SmsGYAN, developed by an Indian telecommunications startup called Innoz Technologies is an SMS based service  that is able to deliver highly customized context specific information. At the outset of one of his talks, Deepak Ravindrian, Innoz’s CEO, points out that only 10% of the Indian population has access to the internet. [3]  Innoz has managed to commercialize the lack of internet connectivity by repurposing SMS, an antecedent mode of wireless communication, to provide the same ubiquitous access of information.

Self-sufficiency, modularity and robustness

Brownouts and blackouts are still part of everyday reality for large populations across the planet. The International Energy Agency assesses that on a global scale more than 1.6 billion people do not have access to a reliable source of electricity. [4] When designing solutions for areas with poor infrastructure it is paramount to keep in mind that the power source should be mobile and low maintenance as well.

A collaboration between New York University and Stiftung Solarenergie has amounted to the development of SIMbalink [5], a low cost energy optimization solution for developing countries focused on reducing operational costs and maximizing lifespan of solar energy systems. SIMbalink’s system relies on SMS to send real-time diagnostic messages (e.g. battery life). In a similar fashion the SMS Service Booth sends SMS messages directly from the phone to its subscribers using a prepaid SIM card which can be (remotely) topped up periodically. The aim of the project is to conduct further research and establish long term relationships with local stakeholders like shop owners and end users in order for the service to be economically feasible. Shop owners could use the change inserted by the subscribers to top up the SIM card in the booth or alternatively offer their own sponsored information services.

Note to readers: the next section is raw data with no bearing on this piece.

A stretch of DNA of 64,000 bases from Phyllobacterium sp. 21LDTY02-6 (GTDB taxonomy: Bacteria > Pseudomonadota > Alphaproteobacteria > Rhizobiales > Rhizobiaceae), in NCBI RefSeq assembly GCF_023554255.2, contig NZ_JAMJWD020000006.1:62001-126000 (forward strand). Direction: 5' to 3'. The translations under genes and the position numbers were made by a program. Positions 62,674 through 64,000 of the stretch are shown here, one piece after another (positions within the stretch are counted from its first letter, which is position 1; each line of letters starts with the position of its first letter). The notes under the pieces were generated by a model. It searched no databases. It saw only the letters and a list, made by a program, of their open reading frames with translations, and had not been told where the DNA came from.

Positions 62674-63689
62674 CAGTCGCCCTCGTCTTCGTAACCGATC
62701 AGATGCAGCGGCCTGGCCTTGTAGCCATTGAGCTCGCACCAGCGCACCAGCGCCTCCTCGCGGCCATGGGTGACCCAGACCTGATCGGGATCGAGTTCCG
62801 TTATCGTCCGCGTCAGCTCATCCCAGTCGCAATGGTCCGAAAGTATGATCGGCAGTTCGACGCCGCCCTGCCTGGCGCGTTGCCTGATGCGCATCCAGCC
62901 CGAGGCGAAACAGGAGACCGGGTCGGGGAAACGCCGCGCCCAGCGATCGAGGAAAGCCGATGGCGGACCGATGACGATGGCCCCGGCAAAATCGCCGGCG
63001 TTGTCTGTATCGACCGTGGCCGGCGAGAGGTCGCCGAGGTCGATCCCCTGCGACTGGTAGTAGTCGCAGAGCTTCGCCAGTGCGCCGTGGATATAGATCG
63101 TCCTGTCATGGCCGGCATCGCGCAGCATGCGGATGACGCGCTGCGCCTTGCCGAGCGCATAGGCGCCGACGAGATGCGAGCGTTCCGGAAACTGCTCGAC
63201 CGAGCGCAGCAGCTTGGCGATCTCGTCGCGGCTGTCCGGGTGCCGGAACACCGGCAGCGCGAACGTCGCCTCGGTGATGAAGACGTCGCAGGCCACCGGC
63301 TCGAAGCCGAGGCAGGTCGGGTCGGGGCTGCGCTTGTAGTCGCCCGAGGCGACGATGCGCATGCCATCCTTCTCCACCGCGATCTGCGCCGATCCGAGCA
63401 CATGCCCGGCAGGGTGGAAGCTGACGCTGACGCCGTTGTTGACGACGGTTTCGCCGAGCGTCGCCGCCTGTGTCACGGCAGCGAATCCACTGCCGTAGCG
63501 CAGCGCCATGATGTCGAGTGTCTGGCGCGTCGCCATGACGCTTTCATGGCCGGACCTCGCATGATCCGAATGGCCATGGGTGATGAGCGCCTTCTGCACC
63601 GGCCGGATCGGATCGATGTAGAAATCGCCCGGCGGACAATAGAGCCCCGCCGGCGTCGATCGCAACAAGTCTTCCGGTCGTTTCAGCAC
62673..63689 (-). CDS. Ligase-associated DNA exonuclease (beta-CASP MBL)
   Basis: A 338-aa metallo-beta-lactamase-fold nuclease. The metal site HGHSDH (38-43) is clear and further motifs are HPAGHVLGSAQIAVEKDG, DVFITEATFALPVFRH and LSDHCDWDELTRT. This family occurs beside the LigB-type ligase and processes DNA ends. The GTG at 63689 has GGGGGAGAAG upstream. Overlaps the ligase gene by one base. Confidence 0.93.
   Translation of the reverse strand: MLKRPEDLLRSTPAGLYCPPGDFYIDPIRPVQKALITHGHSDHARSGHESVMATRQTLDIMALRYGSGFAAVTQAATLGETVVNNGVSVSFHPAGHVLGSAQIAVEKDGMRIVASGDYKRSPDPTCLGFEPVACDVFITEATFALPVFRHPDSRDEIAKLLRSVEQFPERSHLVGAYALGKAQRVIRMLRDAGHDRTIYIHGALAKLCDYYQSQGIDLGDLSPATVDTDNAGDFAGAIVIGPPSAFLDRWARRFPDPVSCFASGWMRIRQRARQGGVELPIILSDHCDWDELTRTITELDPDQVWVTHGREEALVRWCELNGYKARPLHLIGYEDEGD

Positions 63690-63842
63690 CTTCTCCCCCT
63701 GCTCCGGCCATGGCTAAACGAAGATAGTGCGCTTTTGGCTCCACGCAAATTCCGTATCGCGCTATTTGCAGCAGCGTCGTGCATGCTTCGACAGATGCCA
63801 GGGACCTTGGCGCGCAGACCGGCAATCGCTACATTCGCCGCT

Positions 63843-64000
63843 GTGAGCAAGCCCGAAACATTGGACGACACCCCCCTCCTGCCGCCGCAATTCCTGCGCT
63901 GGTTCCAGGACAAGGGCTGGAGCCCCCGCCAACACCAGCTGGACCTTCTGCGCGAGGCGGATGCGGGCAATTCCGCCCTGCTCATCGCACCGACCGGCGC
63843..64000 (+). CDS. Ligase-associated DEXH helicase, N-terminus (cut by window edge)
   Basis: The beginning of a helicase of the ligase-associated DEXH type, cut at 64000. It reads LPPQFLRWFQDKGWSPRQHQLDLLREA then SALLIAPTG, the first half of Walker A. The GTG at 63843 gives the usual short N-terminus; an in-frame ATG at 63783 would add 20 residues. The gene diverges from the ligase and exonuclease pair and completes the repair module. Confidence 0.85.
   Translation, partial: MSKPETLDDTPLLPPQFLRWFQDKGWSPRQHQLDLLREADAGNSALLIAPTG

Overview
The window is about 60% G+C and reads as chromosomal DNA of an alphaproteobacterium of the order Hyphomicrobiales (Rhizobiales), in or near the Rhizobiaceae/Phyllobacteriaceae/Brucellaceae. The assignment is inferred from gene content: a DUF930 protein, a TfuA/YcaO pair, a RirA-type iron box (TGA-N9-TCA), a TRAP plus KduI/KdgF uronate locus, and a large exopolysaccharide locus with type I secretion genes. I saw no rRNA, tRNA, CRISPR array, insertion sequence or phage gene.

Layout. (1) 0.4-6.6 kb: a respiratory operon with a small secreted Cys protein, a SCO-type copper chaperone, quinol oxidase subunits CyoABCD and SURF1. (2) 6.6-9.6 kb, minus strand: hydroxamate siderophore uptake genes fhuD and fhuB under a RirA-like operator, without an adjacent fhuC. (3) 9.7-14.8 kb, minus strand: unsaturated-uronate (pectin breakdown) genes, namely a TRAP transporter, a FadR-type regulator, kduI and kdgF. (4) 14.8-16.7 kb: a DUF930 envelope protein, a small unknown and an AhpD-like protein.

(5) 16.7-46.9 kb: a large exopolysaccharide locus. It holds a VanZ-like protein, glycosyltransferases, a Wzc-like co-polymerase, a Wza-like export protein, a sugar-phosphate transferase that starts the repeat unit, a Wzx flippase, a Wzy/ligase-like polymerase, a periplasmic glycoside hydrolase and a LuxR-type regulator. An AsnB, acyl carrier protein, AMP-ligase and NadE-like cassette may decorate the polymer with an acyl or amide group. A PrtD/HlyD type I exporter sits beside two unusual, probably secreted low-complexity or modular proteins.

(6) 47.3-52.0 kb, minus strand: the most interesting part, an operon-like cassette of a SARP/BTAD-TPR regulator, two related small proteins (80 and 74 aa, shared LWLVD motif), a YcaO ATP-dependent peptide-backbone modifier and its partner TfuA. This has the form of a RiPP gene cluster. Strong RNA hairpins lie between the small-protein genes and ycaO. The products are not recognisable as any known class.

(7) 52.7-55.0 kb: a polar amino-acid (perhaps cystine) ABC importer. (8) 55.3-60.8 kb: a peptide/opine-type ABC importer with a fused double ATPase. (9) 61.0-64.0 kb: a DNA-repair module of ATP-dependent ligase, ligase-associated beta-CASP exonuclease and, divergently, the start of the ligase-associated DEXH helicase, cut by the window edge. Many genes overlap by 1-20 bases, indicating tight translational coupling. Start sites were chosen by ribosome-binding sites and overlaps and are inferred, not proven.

Field studies

While culturally rich and engaging, India is a country with many social challenges. In order to design for these challenges one needs to understand the design space in which these challenges occur. For this reason the prototype was evaluated on site in India by people from the local demographic, residents and shop keepers of down town Pune. The pilot study in Pune using a physical prototype of the SMS Service Booth yielded interesting and varying responses and affirmed the potential for community level participation. Some respondents envisioned the unit to travel from town to town and indicated that it could be mounted onto a bus or rickshaw. Others saw it as a stationary solution which would best integrate alongside other mobile services within the context of small private telephony shops.

The concept was also showcased during the INK 2012 conference where it was met with a lot of interest and positive reactions. Vinay Venkatraman, Varun Perimal, Adam Little and I introduced the concept to visitors of the conference at the Frugal Digital stand. Currently a more robust long term solution is being developed and partnerships with companies and sponsors are being struck.

Sources:

    1. ITU. 2009. Measuring the Information Society: The ICT Development Index. International Telecommunications Union.
    2. UNCTAD. 2008. Information economy report 2007-2008: Science and technology for development—The new paradigm of ICT. In United Nations Conference on Trade and Development.
    3. Ravindran, D. 2012. An SMS-based Internet search engine for the masses. TED Bangalore. [Online Video]. 25 June. Available from: http://www.youtube.com/watch?v=QiLUPfTS0kU. [Accessed: 14 November 2012].
    4. R. Priddle, 2002. Energy and poverty: Iea reveals a vicious and unsustainable circle, IEA Press Release, August 2002.
    5. Lu, W. et al. 2010. SIMbaLink: towards a sustainable and feasible solar rural electrification system. In Proceedings of the 4th ACM/IEEE International Conference on Information and Communication Technologies and Development (ICTD ’10). ACM, New York
    1. UNESCO. 2007. UNESCO Institute of Statistics Data Centre, regional literacy rates. http://stats.uis. unesco.org/unesco/TableViewer/tableView.aspx?ReportId=y201.

None of the five available images nor the video for this portfolio post have been included yet.

Frugal Digital
SMS Information Service Kiosk